DOVER, PENNSYLVANIA--Last night, the newly constituted school board here quietly made a historic move, voting unanimously to rescind a policy requiring students to be informed about Intelligent Design (ID) as an alternative to evolution.
The vote complies with a sweeping and scathing decision by U.S. Middle District Court Judge John Jones III, which was designed to warn schools around the country that ID is not science (ScienceNOW, 20 December 2005). The month before the ruling, Dover citizens voted eight pro-ID members off the board and replaced them with a slate from Dover CARES, a group set up to counter the old board's policy (ScienceNOW, 9 November 2005).
At its first meeting last night, the board wasted no time, whizzing through its agenda in little over an hour. During the meeting, it entertained comments from several parents and teachers. Dover resident Keith DiGiovanni excoriated the ID-promoting Thomas More Law Center, which provided legal aid to the defense, for "using" the Dover community to create a "media circus" around the ID debate. "Neighbor was pitted against neighbor, brother against brother," he said. "They held up their own clients as laughingstock to the nation and the world."
There was also mention of possible plans to initiate a science and religion course where ID could be discussed. Some people would rather not see any mention of ID at all. Biology teacher Steve Stough noted that not only does ID not belong in the science curriculum, it is also "both vacuous and logically fallacious" as philosophy or religion. "I implore you to please allow ID to die the ignoble death that it has earned here in Dover," he said.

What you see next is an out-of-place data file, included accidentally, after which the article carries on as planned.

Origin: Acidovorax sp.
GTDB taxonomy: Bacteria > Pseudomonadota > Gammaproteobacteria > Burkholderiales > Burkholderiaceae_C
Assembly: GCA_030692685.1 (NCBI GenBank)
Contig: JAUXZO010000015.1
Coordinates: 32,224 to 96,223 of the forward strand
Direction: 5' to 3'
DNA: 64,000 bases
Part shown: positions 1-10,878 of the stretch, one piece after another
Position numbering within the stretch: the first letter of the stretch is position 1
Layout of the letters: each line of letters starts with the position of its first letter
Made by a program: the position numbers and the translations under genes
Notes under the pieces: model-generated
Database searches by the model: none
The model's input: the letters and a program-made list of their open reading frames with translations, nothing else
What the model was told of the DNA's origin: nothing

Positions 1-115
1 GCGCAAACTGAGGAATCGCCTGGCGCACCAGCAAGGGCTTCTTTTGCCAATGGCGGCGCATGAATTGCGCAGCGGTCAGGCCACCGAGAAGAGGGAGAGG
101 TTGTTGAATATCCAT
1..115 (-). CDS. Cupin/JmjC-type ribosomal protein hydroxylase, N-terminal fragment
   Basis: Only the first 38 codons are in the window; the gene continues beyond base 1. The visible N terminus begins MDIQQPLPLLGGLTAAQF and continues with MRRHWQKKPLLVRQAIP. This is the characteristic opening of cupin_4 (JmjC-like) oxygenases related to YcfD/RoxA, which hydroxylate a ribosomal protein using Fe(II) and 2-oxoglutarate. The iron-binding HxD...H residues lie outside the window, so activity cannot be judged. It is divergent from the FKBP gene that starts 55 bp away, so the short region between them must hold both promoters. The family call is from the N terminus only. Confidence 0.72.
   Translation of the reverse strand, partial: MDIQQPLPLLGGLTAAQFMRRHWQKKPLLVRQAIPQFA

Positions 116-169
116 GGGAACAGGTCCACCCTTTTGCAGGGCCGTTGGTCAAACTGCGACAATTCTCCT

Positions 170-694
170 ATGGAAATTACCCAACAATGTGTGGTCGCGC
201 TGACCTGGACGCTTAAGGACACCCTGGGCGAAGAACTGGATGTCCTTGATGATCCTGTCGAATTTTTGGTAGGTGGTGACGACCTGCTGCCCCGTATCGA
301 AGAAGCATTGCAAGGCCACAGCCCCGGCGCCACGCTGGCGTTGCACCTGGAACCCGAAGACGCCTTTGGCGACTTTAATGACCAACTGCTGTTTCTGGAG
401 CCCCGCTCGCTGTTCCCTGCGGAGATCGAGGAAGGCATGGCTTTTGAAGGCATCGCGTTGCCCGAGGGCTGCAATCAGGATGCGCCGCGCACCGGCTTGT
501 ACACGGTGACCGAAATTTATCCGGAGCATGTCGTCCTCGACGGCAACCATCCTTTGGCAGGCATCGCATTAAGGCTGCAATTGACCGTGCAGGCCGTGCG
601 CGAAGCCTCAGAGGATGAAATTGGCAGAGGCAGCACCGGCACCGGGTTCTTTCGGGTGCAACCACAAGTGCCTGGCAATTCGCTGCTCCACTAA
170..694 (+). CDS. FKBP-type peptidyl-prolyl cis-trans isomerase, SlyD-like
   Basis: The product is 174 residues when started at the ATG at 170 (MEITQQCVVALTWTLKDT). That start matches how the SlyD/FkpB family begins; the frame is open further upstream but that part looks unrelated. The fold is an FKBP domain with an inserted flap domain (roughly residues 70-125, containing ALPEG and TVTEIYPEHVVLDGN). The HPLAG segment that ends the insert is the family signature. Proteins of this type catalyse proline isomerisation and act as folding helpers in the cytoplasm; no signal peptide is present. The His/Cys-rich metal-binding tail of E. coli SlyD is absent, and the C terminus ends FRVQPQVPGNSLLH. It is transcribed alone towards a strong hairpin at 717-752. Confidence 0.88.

The Dover community is still closely divided over ID--the new board squeaked in with only 51% of the vote. But the meeting was mostly attended by supporters of Dover CARES, and Sheilah Harkness, president of the ousted school board, told Science she doesn't know of any organized resistance to the court decision.
The most immediate concern of community members is how to foot the bill for the trial. The plaintiffs--11 Dover parents--are entitled to recover legal costs, which total more than $1 million, from the school board. Now, lawyers for the board are negotiating with the plaintiffs' lawyers, the American Civil Liberties Union, and the Philadelphia law firm of Pepper Hamilton. As for Dover's experience with a 21st century Scopes trial, most residents seem to agree with new board member Rob McIlvaine, who said: "I just want to forget about it."